The most fascinating thing about jazz is its vitality. Jazz remains today what it has been since its inception: an art form of intense personal expression in the context of collaborative improvisation. This course is a social and stylistic investigation of the history of jazz, from its African-American origins up to the present. Progressing chronologically, students will investigate through a variety of sources the main jazz styles and musicians and their development and influence upon the jazz scene. Prerequisite: MUSC 101 (or placement by exam). Music 102 is recommended but not required. Declared American studies majors may enroll in this course without the MUSC 101 prerequisite, but it is recommended. Offered every other year. This course is the same as MUSC 302D in the Music Department curriculum.
We commonly don't remember that it is, after all, always the first person who is speaking, wrote Henry David Thoreau and indeed, the phenomenon of the first- person narrator is a distinctively American approach to both storytelling and history telling. The class will trace the origins of the essay from Montaigne, the French writer who popularized the essay, through a selection of American writers, including the transcendentalists, civil rights activists, feminists, humorists and environmentalists. In examining each essay, students will ask key questions regarding the interweaving of the historical and the personal. How does the narrator interact with, shape and transform the material presented in the essay? How does the authors personal experience open a window into the larger world? How do the essays tools (form, scene, summary, musings) enable the author to explore truth differently from an historian? In addition to essay reading and analysis, class participants will be responsible for leading class discussions of essays. Participants will author several short personal essays and one extended essay that interweaves personal history with a larger historical and cultural context. The course will conclude with a public reading of original works. Prerequisite: sophomore standing.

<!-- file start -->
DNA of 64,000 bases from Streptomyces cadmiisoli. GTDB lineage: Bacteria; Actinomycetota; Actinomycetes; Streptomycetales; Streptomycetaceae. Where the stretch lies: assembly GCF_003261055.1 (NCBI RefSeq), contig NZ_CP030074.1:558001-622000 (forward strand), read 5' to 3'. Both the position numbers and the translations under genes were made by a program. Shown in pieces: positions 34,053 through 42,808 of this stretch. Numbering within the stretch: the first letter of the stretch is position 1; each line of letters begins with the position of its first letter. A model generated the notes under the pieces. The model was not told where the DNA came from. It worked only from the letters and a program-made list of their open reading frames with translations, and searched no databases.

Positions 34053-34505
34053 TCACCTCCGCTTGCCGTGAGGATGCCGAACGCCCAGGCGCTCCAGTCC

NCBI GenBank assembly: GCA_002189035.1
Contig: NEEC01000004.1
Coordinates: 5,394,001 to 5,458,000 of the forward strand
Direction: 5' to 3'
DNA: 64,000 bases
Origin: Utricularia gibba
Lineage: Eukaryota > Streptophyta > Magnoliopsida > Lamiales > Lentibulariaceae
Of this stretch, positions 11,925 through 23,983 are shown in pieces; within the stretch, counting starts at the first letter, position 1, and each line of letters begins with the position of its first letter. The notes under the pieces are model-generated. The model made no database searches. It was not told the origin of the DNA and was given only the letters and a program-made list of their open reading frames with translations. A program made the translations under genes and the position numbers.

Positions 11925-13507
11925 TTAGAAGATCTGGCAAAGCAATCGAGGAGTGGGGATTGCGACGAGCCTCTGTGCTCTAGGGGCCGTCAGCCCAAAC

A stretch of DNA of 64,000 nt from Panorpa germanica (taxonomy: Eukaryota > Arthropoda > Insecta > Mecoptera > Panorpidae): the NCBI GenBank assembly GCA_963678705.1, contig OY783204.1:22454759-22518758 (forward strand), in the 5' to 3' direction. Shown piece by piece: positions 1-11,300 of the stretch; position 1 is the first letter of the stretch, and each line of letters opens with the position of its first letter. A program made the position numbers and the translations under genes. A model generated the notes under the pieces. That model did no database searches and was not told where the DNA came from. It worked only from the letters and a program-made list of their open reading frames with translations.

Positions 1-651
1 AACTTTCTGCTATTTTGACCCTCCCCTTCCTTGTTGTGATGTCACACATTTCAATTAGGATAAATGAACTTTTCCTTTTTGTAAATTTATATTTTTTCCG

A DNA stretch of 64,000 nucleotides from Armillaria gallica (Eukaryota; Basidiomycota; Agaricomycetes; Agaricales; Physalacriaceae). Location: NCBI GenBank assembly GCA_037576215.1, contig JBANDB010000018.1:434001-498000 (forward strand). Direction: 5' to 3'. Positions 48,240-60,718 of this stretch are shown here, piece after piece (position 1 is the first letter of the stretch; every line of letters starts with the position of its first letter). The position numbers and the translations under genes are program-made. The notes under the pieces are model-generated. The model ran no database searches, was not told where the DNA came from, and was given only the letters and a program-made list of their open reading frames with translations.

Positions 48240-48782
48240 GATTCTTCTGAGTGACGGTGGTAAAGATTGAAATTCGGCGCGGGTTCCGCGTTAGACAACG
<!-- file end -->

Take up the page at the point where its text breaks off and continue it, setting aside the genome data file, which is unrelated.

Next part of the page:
College and university campuses, from picturesque Gothic and Georgian wonderlands to the starkly modern and utilitarian assemblages of more recent years, have long been a source of fascination for Americans. They play a large role in the romantic ideal of college life, they evoke images of privilege or openness, and they are increasingly seen as a sales tool by marketers. If we look beyond the most superficial aspects of campuses, though, their physical appearances can reveal a great deal about an institution's history, its goals and philosophy, even its relative place in the nation's higher-education hierarchy. This course will look at a variety of campuses and campus types-urban, suburban, and rural, public and private, old and new-and end with a class project involving development of an ideal campus. Prerequisite: permission of the instructor.
This course will introduce students to the major theoretical writings about education--Dewey, Kozol, Ravitch and Freire. We will inquire about the "global achievement gap" and "cultural literacy"and interview teachers from a broad range of educational backgrounds--public, private, parochial, charter. The seminar will meet weekly with students engaged during the week in Moodle discussions about issues raised in the reading. Students will also have a high school experience in Cleveland, with an introductory day during October break and a ten day residency in early January. Credit only for attending all components of the course. Permission of the Instructor. Limited enrollment. Junior standing.
America is the great, ongoing experiment of modernity, a nation
thoroughly structured by all that is considered new in the Western world: liberal democracy,
science, technology, industry, capitalism. The colonization of America by Europe led to our
nation's status as a laboratory for political, social and artistic theories which otherwise may never
have been attempted. Although the USA is only a small part of the American continent, and there
is a long and rich human history that predates Europe's awareness of it, the focus of a
disproportionate amount of attention from Europe is on our relatively short history as a nation.